I'm reading Pricing American Options using LU decomposition by Ikonen and Toivanen (IT).

They reference The valuation of American put options by Brennan and Schwartz, and cast it as method that uses LU decomposition to solve the linear complementarity problem (LCP) arising in the discretisation of the Black-Scholes "PDI" for American options.

On page 9, IT write:

"It is obvious that the use of the max-function in the backward substitution is possible because of the form of the solution of the option pricing problem."

Does this mean that the Brennan-Schwartz method of modified back substitution exactly the LCP exactly? If so, I don't think this is obvious. Is there a proof of it anywhere?

And on a related note, if Brennan-Schwartz solves the LCP exactly then why doesn't Wilmott use it in his "The Mathematics of Financial Derivatives"? He uses Projected Successive Over-relaxation (PSOR) exclusively, which is shown by IT to be a lot slower than using LU decomposition.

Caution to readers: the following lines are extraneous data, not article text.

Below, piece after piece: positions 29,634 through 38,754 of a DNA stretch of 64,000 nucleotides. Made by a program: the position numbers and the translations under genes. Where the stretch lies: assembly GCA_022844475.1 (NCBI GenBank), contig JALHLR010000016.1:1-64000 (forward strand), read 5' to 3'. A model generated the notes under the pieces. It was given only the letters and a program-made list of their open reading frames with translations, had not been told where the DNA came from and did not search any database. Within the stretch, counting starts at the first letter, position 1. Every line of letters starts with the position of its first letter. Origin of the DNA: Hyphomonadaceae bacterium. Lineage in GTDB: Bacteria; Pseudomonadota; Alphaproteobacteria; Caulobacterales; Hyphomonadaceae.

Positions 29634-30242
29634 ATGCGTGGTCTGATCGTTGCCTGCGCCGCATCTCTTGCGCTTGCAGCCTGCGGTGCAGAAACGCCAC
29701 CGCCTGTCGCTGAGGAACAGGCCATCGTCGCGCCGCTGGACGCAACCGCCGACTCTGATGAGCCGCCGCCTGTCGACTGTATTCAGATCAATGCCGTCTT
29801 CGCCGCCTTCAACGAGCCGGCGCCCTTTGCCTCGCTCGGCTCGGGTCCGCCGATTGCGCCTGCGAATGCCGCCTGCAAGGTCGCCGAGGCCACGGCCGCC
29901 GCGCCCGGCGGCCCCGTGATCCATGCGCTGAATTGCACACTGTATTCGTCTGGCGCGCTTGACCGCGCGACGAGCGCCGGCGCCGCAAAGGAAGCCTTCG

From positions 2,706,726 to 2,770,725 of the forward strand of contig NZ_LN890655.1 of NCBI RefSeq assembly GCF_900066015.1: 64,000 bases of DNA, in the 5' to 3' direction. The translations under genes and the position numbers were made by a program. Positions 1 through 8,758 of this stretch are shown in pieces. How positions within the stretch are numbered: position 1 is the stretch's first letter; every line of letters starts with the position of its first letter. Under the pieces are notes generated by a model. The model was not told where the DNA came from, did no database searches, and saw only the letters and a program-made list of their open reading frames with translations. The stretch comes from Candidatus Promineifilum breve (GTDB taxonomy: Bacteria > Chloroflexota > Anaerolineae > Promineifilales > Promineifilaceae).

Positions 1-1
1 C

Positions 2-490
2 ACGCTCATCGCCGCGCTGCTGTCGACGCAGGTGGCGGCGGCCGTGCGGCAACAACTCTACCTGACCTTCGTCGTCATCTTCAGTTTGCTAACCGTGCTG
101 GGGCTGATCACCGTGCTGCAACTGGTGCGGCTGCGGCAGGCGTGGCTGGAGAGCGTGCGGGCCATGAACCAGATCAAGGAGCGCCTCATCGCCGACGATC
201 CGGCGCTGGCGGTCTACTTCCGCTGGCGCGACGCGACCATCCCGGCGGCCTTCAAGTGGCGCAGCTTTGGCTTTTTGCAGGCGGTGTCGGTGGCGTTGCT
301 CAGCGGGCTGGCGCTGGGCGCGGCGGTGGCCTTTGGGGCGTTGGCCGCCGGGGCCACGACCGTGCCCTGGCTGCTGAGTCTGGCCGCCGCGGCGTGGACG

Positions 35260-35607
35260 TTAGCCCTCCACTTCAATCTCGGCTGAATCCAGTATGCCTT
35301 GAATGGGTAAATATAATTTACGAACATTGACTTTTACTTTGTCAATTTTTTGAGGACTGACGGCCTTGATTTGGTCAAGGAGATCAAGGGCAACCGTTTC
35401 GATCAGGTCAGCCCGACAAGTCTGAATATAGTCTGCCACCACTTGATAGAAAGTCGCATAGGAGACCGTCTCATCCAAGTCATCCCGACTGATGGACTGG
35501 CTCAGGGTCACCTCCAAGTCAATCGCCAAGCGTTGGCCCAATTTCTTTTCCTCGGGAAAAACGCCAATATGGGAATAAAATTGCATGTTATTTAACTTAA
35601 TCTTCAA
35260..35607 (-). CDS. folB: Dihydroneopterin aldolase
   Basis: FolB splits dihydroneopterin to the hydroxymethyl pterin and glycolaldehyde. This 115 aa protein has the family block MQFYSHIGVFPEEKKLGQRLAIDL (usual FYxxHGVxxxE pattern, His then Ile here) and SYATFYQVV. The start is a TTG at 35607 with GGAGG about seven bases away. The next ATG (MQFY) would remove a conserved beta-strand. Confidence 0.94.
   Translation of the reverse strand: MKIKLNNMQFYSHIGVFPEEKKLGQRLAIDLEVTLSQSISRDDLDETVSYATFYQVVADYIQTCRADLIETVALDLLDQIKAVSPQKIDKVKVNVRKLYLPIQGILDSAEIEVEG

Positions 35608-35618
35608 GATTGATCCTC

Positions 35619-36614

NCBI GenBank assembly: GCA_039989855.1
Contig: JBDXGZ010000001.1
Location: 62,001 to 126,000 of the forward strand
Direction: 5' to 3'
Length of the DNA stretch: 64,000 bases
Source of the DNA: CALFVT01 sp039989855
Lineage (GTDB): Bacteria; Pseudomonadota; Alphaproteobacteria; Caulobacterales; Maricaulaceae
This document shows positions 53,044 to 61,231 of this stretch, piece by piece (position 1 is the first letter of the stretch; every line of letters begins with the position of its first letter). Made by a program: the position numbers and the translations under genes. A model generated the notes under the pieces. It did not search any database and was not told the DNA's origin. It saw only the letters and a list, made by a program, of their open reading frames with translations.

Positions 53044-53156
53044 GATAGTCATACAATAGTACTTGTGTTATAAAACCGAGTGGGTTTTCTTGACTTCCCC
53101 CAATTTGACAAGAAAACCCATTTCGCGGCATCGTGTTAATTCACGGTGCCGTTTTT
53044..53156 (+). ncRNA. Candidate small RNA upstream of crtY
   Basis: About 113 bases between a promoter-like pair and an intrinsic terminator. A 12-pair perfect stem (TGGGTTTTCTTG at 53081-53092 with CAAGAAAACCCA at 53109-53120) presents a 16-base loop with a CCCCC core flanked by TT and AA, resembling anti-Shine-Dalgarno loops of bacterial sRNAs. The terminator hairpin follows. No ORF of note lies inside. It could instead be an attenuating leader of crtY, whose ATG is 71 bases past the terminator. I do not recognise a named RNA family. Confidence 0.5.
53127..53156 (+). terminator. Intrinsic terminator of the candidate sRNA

1 Answer 1


Ikonen and Toivanen don't say that the LCP is solved exactly, they simply say that the modified back-substitution is a valid algorithm to solve the LCP.

A numerical error may arise around the location of optimal exercise, since it does not fall directly on the finite difference grid. I think that however, the error is of the same order as the discretization in space.

Incidentally, PSOR and the modified back-substitution are both presented in Elliot and Ockendon Weak and Variational Methods for Free Moving Boundary Problems, which is referenced by Ikonen and Toivanen.

The interest of PSOR is to be more general: there is some monotonicity condition that must be verified in order to apply the Brennan-Schwartz algorithm. So it is perfectly fine for a vanilla American put or call, but not for an American butterfly.


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